Balanced antipodal Vivaldi antenna
The present example considers a balanced antipodal Vivaldi antenna.
Balanced antipodal Vivaldi antenna.
Balanced antipodal Vivaldi antenna project in QW-Modeller.
Planar Vivaldi antenna was presented in October 2000 issue of Microwave Engineering Europe. According to the reference paper the antenna is surrounded by Perfectly Matched Layer (PML) absorbing box.
The S-Parameters postprocessing is set from 0 GHz to 20 GHz with the frequency step of 0.01 GHz.
The radiation pattern calculation is set at 10 GHz.
S-Parameters postprocessing and Near To Far postprocessing configuration dialogues.
Reflection coefficient of the balanced antipodal Vivaldi antenna.
We wish to calculate the 2D radiation patterns versus angle Theta varying between 0 and 180 degrees with a step of 2 degrees. They will be calculated with a constant angle Phi equal to 90 degrees. The definition of the angles is explained in the lower right part of the 2D Radiation Patterns configuration dialogue. Note that this definition depends on the choice of the reference axis. The angle Theta is always counted from the reference axis (Z in the considered example). The angle Phi is always counted around it.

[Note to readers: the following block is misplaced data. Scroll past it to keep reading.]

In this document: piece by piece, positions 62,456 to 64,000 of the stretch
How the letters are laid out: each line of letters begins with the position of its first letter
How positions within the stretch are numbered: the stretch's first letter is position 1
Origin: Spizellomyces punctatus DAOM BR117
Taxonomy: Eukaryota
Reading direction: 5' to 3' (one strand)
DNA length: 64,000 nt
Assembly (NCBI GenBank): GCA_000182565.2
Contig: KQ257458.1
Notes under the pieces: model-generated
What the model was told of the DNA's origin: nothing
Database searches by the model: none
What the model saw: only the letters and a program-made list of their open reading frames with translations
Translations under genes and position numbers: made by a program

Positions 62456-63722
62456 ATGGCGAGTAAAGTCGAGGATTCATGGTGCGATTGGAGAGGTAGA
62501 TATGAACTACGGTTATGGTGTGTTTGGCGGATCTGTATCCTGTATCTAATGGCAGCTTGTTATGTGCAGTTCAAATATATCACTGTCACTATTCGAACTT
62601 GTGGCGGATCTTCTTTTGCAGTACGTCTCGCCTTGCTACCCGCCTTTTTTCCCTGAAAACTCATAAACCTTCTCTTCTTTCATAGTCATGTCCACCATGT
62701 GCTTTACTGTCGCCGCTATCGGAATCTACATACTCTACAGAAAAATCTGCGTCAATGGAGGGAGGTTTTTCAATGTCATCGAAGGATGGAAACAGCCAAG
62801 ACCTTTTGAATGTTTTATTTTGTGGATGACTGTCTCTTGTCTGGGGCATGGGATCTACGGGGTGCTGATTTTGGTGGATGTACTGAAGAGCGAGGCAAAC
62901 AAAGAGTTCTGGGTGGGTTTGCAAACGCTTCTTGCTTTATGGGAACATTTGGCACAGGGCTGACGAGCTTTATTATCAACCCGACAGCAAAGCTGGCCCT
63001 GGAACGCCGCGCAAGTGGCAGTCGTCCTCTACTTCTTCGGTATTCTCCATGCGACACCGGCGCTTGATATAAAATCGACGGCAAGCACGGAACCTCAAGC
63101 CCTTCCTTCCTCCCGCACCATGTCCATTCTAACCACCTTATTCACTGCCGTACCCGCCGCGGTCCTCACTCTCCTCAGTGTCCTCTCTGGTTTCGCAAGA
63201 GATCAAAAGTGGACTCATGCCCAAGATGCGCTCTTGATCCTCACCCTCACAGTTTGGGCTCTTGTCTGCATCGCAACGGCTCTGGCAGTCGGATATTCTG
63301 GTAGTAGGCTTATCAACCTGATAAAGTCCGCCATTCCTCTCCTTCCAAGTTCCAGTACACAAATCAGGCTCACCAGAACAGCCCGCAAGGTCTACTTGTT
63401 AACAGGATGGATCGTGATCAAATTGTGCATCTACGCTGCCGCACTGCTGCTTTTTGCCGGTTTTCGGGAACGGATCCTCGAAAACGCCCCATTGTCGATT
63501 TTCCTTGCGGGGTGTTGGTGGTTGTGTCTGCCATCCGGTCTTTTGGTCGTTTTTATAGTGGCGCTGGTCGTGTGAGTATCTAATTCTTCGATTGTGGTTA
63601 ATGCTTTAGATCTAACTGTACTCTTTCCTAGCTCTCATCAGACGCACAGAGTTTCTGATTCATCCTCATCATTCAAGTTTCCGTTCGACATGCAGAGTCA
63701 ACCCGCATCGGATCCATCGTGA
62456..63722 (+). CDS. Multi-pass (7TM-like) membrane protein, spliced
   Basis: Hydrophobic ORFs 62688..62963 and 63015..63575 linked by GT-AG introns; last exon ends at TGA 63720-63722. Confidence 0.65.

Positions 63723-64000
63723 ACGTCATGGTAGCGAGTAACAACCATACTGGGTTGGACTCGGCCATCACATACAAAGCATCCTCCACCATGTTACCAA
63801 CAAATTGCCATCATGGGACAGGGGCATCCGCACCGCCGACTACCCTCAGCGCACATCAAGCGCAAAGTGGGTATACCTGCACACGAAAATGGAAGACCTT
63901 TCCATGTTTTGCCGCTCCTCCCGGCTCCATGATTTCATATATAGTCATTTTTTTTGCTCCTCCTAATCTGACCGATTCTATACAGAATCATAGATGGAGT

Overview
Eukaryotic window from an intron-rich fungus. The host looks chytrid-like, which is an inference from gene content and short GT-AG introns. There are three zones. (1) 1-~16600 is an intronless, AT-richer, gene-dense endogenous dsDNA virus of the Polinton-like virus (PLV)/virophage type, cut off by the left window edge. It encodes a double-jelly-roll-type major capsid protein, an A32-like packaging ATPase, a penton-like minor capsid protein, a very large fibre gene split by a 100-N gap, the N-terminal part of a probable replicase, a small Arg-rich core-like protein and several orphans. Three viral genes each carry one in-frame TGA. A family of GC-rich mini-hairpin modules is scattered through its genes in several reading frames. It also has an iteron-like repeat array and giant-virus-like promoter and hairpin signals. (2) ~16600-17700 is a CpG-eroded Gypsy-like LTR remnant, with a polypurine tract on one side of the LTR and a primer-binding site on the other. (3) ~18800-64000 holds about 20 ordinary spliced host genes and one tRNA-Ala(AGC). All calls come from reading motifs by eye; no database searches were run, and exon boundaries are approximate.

2D Radiation Patterns configuration dialogue.
The reference axis can be set to X, Y or Z by clicking respective radio buttons in the Axis column of the dialogue. There is also an option to define an arbitrary reference axis. For an example of application of this option, please refer to the Two dipoles in free space excited in phase.
We can set the reference point or in other words the origin of the coordinate system for the NTF transformation. The position of the reference point does not influence the absolute values of the radiation patterns (in lossless NTF background medium) but it does influence their phase characteristics. Moving the reference point can be helpful in a search for the antenna electrical centre. The reference point position is expressed in the same coordinates and units as those used in the project and defined in user input interface. To recall what units have been used, we can just take a look at the title bar of the window. In the considered example we see Units: mm.
2D radiation patterns calculated at 10 GHz.
3D radiation pattern, with both Phi and Theta varying in steps can be calculated in the 3D Radiation Pattern window. The 3D Radiation Patterns dialogue allows setting the reference axis and steps for angles Phi and Theta, defined with respect to that axis in the same way as for the 2D radiation pattern case. A single frequency is also selected.
3D Radiation Patterns dialogue.
3D radiation pattern calculated at 10 GHz.